Chronic myeloproliferative syndromes
Chronic myeloproliferative syndromes include a series of neoplasms originating in the hematopoietic stem cell. Damaged stem cells affects the erythroid, granulocytic and megakaryocytic lines, from which are derived the red blood cells, white blood cells and platelets respectively. This has a global affect on all the myeloid lines with a proliferation of these three lines mentioned, although one of them will predominate in each of the various diseases.
Furthermore, to a greater or lesser degree, bone marrow fibrosis is present in all of them, probably as a reactive phenomenon to the neoplastic proliferation. This proliferation also explains the frequent existence of splenomegaly and hyperuricemia, as well as the increased levels of certain serum markers (LDH, vitamin B12 and FAG).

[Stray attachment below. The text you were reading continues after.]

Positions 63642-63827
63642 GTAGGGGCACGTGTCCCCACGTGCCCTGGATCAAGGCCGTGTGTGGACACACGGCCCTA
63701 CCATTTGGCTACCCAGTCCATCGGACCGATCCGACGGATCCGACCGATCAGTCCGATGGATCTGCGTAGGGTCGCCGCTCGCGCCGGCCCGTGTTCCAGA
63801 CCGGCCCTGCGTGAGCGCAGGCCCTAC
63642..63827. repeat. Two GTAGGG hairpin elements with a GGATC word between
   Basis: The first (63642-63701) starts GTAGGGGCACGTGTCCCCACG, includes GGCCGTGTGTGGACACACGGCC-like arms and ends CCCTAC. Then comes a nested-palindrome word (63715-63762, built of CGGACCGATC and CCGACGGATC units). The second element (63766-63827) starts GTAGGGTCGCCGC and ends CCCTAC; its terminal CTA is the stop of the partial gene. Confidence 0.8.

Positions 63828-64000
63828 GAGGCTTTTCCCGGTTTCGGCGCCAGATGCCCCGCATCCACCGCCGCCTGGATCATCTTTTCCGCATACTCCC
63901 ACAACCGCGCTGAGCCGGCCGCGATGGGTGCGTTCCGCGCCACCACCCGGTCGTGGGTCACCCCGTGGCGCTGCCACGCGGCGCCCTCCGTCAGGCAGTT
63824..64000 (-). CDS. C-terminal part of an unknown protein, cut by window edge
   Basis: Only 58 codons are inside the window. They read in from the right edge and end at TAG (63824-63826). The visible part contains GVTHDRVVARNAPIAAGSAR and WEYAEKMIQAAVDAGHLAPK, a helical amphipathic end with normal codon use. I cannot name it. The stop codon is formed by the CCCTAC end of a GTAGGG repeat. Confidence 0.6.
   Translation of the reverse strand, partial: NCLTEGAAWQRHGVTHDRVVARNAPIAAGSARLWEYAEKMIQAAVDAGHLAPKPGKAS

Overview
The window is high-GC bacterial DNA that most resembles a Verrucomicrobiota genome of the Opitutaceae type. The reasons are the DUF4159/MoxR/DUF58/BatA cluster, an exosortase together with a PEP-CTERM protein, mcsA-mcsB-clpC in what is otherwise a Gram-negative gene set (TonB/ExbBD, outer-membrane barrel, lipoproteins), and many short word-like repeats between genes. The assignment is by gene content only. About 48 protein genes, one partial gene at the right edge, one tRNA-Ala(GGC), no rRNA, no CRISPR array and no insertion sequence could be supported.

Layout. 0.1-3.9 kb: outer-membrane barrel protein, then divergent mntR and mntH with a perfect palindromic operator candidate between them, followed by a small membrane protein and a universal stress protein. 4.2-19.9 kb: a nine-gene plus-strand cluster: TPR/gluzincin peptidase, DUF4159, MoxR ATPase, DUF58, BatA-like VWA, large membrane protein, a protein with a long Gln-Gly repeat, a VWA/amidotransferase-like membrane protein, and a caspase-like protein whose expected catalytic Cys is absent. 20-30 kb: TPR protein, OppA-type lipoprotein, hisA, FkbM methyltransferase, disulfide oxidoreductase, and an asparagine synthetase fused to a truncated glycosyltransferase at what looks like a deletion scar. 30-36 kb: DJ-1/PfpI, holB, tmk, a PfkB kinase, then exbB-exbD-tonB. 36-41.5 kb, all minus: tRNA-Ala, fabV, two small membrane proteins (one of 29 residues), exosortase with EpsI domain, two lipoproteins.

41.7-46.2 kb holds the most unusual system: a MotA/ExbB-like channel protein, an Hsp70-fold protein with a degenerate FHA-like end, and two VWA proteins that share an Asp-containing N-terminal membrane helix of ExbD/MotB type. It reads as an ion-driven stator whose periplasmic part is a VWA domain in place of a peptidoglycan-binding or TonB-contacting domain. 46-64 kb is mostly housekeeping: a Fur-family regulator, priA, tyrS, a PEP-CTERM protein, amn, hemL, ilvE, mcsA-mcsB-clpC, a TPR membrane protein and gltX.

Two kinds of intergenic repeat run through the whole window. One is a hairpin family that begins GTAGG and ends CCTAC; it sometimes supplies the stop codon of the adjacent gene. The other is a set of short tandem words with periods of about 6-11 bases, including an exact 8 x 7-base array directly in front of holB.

Damaged stem cells can also explain the not infrequent transformation of one entity into another, and the observation of elusive clinical symptoms that make diagnosis more difficult.
They are chronic diseases with a tendency to progress to global bone marrow failure or, more frequently, an acute leukaemia.